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"A Long, Troublesome, and Dangerous Passage" from England to India

10. Combat with a Portuguese Carrack



Naval Combat

Combat between two ships. From Wouter Schouten's 1676 book Ost-Indische Reyse.

On August 6th, off the coast of the Comoros Islands, the Charles encountered a hostile Portuguese carrack. Although the states of England and Portugal were not at war with each other in 1615, there was no guarantee that individual sailors or captains would abide by the orders of their respective monarchs. Based on the account that Terry gives us of this encounter, we even cannot be sure if Portuguese sailors were on the carrack! Over the course of the next three days, the Charles and the carrack clashed. The battle was clearly a horrifying experience for Terry to witness, as he dwells upon the grim realities of naval combat far more than the glory of victory:

Captain Joseph himself made the three first shot at them, all of which (the mark being so fair and near) hit them; this done, the bullets began to fly on both sides, our captain cheering his company, immediately ascended the half-deck, the place where commanders use to keep in those encounters, to shew their own gallantry and to encourage the company under their command; where he had not been the eighth part of an hour e're a great shot from the [Portuguese] carrack's quarter deprived him of life in the twinkling of an eye.. Certainly there is never a bullet flies, that carries not a commission with it to hit or miss, to kill or spare; the time, the place, and every circumstance besides of a man's dissolution, is fore-determined. That one dies in the field, another in his bed, one on the sea, another on the shore, one by sickness, another by violence, one in his own, another in a foreign nation, is fore-decreed in Heaven; the time of every man's change being set to a minute, which he must not pass.

After a restless night, Terry and the crew of the Charles prepared for another day of combat. However, the Portuguese carrack lay in wait along the coast of the island of Mohilia (one of the Comoros Islands) and the new commander of the Charles, Captain Pepwell, decided to wait to fight until the enemy carrack set off to sea. In the meantime, Terry and the crew lay to rest their previous commander, Captain Joseph:

And that afternoon we chested our late slain commander, putting some great shot with him into it, that he might presently sink, and without any ceremony of guns, &c. usual upon such occasions, because our enemy should take no notice, put him overboard against the island of Mohilia, where he made his own grave, as all dead bodies do, buried not in dust but water.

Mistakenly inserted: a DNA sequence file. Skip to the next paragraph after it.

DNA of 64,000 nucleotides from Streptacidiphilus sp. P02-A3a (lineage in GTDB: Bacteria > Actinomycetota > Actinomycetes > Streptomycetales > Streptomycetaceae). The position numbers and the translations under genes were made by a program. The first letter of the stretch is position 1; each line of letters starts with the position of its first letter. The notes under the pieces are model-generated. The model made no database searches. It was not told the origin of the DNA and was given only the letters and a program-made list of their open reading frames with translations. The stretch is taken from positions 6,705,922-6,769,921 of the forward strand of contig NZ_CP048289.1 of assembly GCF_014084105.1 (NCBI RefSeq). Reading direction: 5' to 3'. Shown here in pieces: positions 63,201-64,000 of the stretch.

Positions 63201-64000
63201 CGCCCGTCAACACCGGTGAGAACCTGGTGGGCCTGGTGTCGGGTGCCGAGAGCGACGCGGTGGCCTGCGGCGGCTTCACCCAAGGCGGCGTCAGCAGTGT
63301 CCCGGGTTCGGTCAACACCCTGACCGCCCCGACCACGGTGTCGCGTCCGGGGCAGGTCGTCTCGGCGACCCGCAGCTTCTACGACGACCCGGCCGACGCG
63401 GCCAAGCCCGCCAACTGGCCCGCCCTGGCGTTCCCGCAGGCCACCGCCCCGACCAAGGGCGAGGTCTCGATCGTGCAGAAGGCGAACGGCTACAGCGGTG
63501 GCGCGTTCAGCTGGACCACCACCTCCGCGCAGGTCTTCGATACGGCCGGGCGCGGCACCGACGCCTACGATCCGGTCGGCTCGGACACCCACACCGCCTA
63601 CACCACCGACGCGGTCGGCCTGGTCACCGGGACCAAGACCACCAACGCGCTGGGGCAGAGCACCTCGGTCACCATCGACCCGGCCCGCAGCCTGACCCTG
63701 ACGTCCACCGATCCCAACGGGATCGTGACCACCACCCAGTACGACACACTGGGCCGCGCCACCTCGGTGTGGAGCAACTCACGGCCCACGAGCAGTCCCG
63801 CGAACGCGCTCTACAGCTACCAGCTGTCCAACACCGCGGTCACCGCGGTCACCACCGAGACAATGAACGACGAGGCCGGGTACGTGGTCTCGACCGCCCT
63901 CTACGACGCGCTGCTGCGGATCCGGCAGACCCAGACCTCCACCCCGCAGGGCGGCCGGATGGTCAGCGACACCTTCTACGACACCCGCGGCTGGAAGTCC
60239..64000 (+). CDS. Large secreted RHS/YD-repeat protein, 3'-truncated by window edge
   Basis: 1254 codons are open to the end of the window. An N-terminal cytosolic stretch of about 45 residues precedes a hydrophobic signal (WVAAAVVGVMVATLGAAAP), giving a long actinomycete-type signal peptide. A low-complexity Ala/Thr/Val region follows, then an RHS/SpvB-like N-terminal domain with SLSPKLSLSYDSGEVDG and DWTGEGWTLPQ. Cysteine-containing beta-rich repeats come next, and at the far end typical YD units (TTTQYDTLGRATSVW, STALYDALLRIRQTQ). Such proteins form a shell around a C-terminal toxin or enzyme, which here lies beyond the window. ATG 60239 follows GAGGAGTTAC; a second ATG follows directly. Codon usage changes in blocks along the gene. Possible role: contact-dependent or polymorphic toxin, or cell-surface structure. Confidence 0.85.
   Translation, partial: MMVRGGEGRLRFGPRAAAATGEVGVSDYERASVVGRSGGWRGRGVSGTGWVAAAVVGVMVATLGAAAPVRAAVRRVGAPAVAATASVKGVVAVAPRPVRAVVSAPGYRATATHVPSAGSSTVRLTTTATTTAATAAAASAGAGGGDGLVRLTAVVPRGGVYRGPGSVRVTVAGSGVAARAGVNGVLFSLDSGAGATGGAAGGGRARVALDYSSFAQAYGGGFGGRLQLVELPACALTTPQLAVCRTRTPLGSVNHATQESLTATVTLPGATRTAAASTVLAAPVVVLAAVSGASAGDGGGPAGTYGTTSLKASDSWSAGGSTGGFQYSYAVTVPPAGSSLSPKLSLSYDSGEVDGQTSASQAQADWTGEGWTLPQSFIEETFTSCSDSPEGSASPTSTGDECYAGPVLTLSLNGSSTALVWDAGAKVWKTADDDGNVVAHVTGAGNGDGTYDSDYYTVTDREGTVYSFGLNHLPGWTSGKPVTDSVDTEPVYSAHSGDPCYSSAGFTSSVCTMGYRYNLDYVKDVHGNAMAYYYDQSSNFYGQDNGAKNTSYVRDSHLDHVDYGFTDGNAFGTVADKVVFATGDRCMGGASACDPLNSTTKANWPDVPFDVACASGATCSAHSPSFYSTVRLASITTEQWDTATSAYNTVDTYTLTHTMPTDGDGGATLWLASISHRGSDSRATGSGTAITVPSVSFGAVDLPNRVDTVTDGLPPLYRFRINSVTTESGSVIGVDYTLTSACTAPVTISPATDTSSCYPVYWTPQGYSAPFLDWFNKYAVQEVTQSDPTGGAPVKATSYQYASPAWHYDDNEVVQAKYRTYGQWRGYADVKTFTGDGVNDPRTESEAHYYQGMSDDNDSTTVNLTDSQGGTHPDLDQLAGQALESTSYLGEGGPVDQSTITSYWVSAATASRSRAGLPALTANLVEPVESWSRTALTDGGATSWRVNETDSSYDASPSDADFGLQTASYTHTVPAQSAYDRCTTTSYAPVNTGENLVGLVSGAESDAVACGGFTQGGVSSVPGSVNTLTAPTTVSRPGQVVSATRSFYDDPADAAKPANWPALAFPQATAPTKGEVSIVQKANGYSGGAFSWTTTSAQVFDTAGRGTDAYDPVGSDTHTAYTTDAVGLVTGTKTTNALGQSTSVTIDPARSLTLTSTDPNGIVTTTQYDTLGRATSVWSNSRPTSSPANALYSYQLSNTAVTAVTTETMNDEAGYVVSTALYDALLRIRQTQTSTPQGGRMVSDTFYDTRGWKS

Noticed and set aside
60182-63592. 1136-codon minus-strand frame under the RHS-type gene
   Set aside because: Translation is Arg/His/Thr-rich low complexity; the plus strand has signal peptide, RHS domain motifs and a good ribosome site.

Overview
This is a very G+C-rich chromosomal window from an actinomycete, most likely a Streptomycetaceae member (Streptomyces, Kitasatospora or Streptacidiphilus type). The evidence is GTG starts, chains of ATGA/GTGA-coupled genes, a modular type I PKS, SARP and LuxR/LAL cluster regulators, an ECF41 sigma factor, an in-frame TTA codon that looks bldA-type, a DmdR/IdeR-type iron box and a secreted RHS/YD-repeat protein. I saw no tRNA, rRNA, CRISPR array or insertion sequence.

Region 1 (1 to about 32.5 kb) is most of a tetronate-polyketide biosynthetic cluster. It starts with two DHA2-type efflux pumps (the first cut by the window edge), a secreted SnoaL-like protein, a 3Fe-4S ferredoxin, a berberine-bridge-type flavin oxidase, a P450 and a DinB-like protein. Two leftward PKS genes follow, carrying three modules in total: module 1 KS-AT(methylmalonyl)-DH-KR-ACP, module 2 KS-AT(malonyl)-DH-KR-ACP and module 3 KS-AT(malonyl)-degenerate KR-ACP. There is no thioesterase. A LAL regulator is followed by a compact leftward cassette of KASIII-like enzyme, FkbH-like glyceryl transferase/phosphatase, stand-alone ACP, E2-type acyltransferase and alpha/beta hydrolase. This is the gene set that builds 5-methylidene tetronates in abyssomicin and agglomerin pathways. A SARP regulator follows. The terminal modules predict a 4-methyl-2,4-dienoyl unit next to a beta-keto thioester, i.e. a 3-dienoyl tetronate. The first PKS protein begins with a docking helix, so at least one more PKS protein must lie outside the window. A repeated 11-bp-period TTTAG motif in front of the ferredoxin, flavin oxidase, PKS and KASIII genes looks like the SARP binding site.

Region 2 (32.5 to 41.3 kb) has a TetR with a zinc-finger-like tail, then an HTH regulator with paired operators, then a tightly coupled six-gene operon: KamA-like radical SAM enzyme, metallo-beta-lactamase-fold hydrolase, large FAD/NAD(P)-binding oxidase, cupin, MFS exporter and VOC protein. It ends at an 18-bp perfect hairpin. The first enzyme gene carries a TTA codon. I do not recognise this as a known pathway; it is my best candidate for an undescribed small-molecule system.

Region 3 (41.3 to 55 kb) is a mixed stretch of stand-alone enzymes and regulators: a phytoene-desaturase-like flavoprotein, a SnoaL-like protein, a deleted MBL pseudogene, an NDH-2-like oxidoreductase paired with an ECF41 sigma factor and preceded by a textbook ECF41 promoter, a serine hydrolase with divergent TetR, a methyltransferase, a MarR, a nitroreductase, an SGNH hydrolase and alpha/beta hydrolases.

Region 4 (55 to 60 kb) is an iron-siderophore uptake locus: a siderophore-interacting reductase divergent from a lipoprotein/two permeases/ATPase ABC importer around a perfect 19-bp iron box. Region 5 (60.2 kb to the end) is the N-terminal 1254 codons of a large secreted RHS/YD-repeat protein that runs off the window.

Finally, that night, the Portuguese carrack set sail. The Charles immediately chased her:

A little before night that present day [August 7th], the carrack departed again to sea; we all loosed our anchors, opened our sails, and followed.

Following an ominous red sunrise on August 8th, combat with the Portuguese carrack resumed. After much fighting, the Charles dealt a fatal blow to the carrack and it was forced to crash-land on the island of Gazidia (one of the Comoros Islands):

The day began to appear in a red mantle, which proved bloody unto many that beheld it… We continued alternis vicibus [alternating], one after the other, shooting at our adversary, as at a butt, and by three of the clock in the afternoon had shot down her main-mast by the board, her mizzen-masts, her fore-top-mast, and moreover had made such breaches in her thick sides, that her case seemed so desperate, as that she must either yield or perish… The poor distressed Portuguese, after they had left their ship, were most inhumanely used by the barbarous islanders, who spoiled them of all they brought on shore for their succour, some of them finding death in the place they chose to escape; and doubtless they had made havock of them all, had they not presently been relieved by two Arabian Junks (for so their small ill built ships are called) there in trade… I believe that of all warlike oppositions there are none that carry more horror in them than sea fights do, if the parties engaged be both very resolute, as very many who use the sea are, who will desperately run upon the mouth of a cannon, rush into the very jaws of death, before they have at all learned what it was to live… I want words to express the extreme horror that is to be observed in these sea fights, where fire like lightning darts into mens eyes, and the over-loud cracks of great ordnance like thunder roars in their ears, besides the noise made by muskets, drums, and fifes, with men hurrying up and down the ship, in a confused tumult, wrapt about in a thick cloud of suffocating smoak made by the powder.